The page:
Scott Tinker, past president of AAPG, spends a lot of time traveling around the world thinking about the state of geology and the state of geologic field camps.
To him, they’re related.
“Industries,” Tinker says, “are beginning to worry that students don’t understand rocks.”
So to him, the solution seemed simple enough: bring students closer to the rocks by reinvesting and refocusing on the geological field experience.
Moreover, on one of his travels, he wondered: What if you could bring the top geology students from around the world to the United States for the same purpose – to provide an intensive program in the field?
And that was just part of the rationale for the Immersion Field Experience Program.
“It had all the elements of a neat opportunity,” he said.
As important, Tinker believed that these international students would inject a new vitality into U.S. geologic field camps, something he believes has been sorely needed.
As luck would have it, Lee Suttner called around this time and asked Tinker to help Indiana University raise money for its facility in Montana, called Judson Meade, as well as discuss the overall state of geologic field work. (Tinker, too, attended the 2006 symposium on the health of such camps).
“This is one of if not the premier camps in country,” Tinker said of Judson Meade. But like many in America, it had experienced reduced enrollment and funding throughout the past decade.
Tinker believes it is not only important to keep it open, but to have it thrive.
An international component could help.
“I promoted the idea to five or six countries,” Tinker said. “The Nigerians got excited, Lee got excited, AAPG got excited.”
There were setbacks and funding snafus, but then in August a group of Nigerian students came to the United States and spent a week in Montana.
The raison d’être for these camps, at least domestically, is what it’s always been, Tinker said: to expose geology students to more of those rocks.
But internationally, the reasons are more philosophical, more challenging.
Tinker says students who come here not only gain new experiences – experiences they wouldn’t find, for instance, in downtown Lagos – but to return to their countries as emissaries.
“That’s the thing about Immersion – it gives students the potential to grow,” he said. “It gets petroleum companies in their countries involved. The model is each company in these countries funds students. The companies then feel a sense of return from the students; the students a sense of loyalty.”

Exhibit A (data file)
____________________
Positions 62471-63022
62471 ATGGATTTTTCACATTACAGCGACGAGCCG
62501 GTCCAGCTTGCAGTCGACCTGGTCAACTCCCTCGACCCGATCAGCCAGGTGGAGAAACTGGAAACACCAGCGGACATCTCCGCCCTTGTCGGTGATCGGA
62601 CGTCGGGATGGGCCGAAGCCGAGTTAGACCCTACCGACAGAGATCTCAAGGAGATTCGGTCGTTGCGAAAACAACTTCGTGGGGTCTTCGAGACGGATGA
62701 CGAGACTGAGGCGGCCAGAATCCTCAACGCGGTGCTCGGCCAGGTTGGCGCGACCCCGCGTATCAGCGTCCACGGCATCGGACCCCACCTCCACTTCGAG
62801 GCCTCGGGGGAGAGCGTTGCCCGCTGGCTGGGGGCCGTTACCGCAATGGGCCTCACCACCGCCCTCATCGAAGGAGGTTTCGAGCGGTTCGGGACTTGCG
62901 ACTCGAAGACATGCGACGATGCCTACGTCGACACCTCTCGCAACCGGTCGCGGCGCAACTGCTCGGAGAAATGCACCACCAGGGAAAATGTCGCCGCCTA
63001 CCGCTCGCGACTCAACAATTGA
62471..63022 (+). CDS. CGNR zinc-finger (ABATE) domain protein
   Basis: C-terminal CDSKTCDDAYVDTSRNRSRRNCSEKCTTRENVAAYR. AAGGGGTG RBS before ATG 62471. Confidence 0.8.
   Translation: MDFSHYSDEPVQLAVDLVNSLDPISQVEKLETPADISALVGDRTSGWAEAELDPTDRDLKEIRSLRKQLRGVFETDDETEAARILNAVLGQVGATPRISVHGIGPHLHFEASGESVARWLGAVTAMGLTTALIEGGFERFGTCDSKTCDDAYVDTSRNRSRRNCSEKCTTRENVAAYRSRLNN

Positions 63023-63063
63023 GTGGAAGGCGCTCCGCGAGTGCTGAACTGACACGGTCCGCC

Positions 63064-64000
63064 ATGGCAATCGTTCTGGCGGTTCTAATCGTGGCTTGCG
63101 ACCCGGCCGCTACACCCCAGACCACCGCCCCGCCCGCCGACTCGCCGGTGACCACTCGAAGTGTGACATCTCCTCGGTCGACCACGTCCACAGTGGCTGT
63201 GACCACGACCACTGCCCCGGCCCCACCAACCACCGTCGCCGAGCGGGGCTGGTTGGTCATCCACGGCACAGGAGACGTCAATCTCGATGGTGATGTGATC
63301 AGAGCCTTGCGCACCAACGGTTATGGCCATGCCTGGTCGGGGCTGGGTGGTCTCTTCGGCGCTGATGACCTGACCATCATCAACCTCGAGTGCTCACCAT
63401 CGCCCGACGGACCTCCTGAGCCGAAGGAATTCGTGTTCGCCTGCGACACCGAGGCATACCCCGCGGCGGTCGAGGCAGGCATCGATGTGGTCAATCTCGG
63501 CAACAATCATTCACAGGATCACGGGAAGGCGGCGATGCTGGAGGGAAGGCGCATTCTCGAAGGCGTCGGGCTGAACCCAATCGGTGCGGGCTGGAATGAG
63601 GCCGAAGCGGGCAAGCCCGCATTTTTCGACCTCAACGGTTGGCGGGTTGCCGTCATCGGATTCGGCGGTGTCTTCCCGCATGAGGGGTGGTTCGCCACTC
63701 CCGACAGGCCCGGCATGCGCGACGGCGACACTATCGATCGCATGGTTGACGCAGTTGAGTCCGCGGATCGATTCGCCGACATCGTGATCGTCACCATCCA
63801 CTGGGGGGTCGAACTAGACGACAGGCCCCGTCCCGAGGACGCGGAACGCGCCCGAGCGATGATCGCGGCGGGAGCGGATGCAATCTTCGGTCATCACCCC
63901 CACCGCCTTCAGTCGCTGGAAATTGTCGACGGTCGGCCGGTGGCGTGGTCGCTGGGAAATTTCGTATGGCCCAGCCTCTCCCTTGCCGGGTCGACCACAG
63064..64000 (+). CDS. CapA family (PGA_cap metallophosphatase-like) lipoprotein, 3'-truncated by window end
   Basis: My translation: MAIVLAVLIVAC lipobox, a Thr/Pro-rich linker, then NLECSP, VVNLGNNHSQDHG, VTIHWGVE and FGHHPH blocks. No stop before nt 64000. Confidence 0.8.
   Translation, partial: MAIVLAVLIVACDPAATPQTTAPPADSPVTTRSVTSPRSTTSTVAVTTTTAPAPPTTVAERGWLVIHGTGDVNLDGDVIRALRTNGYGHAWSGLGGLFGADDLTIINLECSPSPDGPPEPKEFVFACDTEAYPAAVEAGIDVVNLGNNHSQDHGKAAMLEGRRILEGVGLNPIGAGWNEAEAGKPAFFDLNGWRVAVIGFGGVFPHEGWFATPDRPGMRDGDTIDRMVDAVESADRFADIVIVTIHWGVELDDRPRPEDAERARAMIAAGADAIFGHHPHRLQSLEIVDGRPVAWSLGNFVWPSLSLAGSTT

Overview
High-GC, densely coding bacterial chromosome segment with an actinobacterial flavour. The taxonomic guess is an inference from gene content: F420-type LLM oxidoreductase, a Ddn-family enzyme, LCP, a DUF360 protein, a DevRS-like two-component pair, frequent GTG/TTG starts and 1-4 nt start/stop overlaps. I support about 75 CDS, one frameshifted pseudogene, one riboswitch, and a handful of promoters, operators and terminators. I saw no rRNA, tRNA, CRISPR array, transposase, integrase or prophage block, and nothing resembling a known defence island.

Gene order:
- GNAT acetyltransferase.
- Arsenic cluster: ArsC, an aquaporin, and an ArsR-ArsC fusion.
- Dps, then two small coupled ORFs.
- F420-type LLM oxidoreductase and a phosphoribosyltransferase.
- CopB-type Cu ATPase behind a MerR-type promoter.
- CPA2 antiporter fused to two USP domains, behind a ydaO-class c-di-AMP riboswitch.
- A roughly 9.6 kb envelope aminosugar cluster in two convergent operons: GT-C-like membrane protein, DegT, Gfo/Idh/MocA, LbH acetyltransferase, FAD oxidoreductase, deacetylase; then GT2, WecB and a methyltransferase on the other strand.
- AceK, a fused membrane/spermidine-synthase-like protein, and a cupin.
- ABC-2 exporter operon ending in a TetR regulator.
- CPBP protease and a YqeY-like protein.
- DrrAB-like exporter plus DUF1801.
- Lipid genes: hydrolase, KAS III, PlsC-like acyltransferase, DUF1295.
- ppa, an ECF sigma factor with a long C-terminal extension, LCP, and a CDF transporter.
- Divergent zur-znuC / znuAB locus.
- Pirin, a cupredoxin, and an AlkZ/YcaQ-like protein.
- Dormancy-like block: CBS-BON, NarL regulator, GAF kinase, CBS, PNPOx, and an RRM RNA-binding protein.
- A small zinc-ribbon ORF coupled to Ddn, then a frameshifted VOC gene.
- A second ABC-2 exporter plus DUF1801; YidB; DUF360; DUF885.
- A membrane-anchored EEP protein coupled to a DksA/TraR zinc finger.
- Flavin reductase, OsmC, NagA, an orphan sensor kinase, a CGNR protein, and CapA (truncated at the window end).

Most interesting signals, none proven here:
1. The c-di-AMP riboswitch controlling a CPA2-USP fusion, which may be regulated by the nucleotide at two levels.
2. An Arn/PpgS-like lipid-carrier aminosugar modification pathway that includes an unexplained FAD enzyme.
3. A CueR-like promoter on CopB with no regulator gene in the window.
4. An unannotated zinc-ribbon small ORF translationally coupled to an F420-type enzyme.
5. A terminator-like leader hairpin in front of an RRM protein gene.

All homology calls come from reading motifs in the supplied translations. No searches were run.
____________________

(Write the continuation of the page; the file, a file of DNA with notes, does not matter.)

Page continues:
“And universities here,” he says of the United States, “love diversity.”
Like Suttner, AAPG Geoscience Director Jim Blankenship and others, Tinker is convinced the camps provide something for students that classroom work cannot.
“What happens in the field – observational, quantitative, interpretation – is scientific, but it’s also artistic,” he said. “At the end of the day, it is about problem solving in 4-D.”
And, it’s tough.
“You have the base camp, learning to live and work together. It can be grueling. There are rattle snakes everywhere.”
Tinker knows what he’s talking about. He studied at Judson Meade in 1981– back when it was two eight-week sessions, with 70-80 students in each session.
“Lee was head of the program,” he recalled fondly. “It was wonderful.”
The Field Immersion program that the Nigerians experienced wasn’t as intense as the program U.S. geology students undergo.
And that’s by design.
“I wouldn’t try to over-engineer it,” Tinker said. “Originally, we’re thinking of keeping kids of common language, culture – that’s the thought,” he says, citing cultural and religious concerns, especially those coming from Muslim countries.
Tinker, like Suttner, is passionate about the need for the field experience – for both domestic and international students.
“The field camp is a truly fundamental experience, a vital part of what we as geologists do,” he said. “It’s not just emotionally and intellectually challenging, but physically draining as well.
“That prepares you for life.”